• YouTube is the world’s largest video library. With billions of videos watched daily, it is not surprising that more than 30% of all searches are related to news

Monitoring must also include identifying important trends in consumer opinion and top influencers, activist activity and then tracking changes over time.

NUVI bubble stream

The NUVI Bubble Stream

At the 2014 NIRI National Conference, we had the opportunity to see the impact of traditional and social communications on company reputation and stock price via the NUVI’s social media monitoring platform.  In one easy step, by simply typing in the company name and cashtag (a dollar sign + ticker symbol), one could instantly  identify conversations, discussion trends, influencers,  message adoption and geo-resonance, all data used to create a better, stronger IR communication program.

The principles of measurement, albeit designed for PR professionals, are just as applicable to IROs.  Although differences do exist between the roles of public relations and investor relations, i.e. different stakeholders, there is still a great deal of overlap.  IROs will benefit by developing a standard of measurement using the methods that PR professionals have implemented as a guideline and making them more relevant to the financial health and reputation of the organization.

Have questions on how to create an IR program that embraces these principles?  Let us know! We work with thousands of public companies around the globe, ensuring we stay on the forefront of investor relations best practices.


Social Media, Wall Street, and the Big Questions Still Being Asked

July 10, 2014

By M. Joe Curro, Media Relations Specialist, Business Wire

Show me something innovative, not just new. I have a wide range of interests, but one thing that really gets me going is finding a creative approach, a new way of presenting what I’ve seen before. A triple-A game studio released yet another first-person military simulation? Meh. Astoria is getting another fusion restaurant? Yawn. Netflix is suggesting another season of Star Trek… OK, bad example. How do they know me so well?

I had the opportunity to witness a creative approach last Thursday at PRSA-NY’s inaugural #SocialWallStreet Meetup. Held at the Museum of American Finance, the event featured a discussion of how to address the questions facing Wall Street’s use of social media. New regulations have been passed, but few companies seem eager to embrace the opportunity. The decision to frame the event as an “unconference” was more than the cheerful adoption of an undefined buzzword. It was brilliant.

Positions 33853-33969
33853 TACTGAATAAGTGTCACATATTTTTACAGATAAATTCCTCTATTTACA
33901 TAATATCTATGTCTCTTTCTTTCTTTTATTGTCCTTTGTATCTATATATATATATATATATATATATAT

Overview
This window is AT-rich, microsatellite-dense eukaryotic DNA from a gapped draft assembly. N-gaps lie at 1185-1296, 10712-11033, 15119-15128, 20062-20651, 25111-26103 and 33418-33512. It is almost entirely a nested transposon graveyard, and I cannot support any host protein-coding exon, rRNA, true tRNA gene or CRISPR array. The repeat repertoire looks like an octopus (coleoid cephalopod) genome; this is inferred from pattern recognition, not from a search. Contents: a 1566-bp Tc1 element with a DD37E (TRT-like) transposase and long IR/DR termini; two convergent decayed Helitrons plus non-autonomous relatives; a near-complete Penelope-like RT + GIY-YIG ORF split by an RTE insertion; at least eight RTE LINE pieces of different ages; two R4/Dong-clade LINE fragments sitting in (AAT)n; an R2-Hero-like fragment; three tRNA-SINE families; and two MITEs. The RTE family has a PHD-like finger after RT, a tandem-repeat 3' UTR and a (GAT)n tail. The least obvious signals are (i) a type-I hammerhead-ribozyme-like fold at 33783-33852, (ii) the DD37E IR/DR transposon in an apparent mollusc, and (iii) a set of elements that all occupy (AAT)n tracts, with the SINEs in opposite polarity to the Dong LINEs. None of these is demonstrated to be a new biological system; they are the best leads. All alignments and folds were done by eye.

prsa socialwallstreetBusiness Wire has been a part of this debate for years, encouraging our clients to use social media channels as part of a well-rounded communications strategy for both PR and IR. While there are plenty of risks to keep in mind, social media has the potential to be incredibly valuable. I was glad to see that Business Wire’s message has clearly been getting out there. As a refresher, check here for a white paper on the risks and rewards of social media for regulated companies.

David Rosen, SVP of Digital Corporate & Public Affairs at Edelman, ably played MC to a group of about 50 participants from agencies, financial companies and others. David got the ball rolling by laying the framework for the day — namely, that we were not there to debate whether or not permission had been granted from a regulatory standpoint for companies to use social media. We were working from the assumption that it had, and the question we needed to answer was: Now what?

The event started with brief presentations and a free-form Q&A session with David’s experts, Joyce Sullivan, VP of Social Business Programs at Socialware, and Tom Chernaik, CEO and Co-Founder of CommandPost/CMP.LY.  We then brainstormed in groups of five or six, while David, Joyce and Tom circulated among us, and came up with the most immediate concerns preventing a company from embracing social media as part of its communications strategy.  Once we had around two dozen questions, we voted to determine the top six that we felt needed the most urgent attention. Each group took one question and proposed specific answers that could be implemented to address the concerns of cautious social media adopters.

The groups considered:

  1. How to convince senior management that social media isn’t just for teenagers
  2. How to make the business case for social media
  3. How to create compliant content
  4. How to help people realize that social media is more than just Twitter
  5. How to do real-time response
  6. How to respond if your social channels are hacked

We arrived at some clever answers and heard a broad range of ideas. But the part I like best is that we’re not done. The #SocialWallStreet event was not intended to be a one-off experiment. It was a seed to get a conversation growing in our industry. There will be future Meetups (and I look forward to them), but we should be talking about this constantly.

The answers proposed by the attendees of Thursday’s event can be seen here. I invite anyone and everyone to join the conversation, and if you’ve got an idea to share, let us know.  Post a comment to the event summary. Start a debate within your own company. Heck, send me your idea! This is just going to get more interesting, and I want to see how it turns out.

Joyce captured the attitude of the event perfectly as she wrapped up her opening remarks: “The regulations are in place, but you’re all waiting for someone to give you permission. OK, fine. I give you permission. Now get to it.”  Sounds good to me.


Twitter Introduces a New Mute Feature

May 19, 2014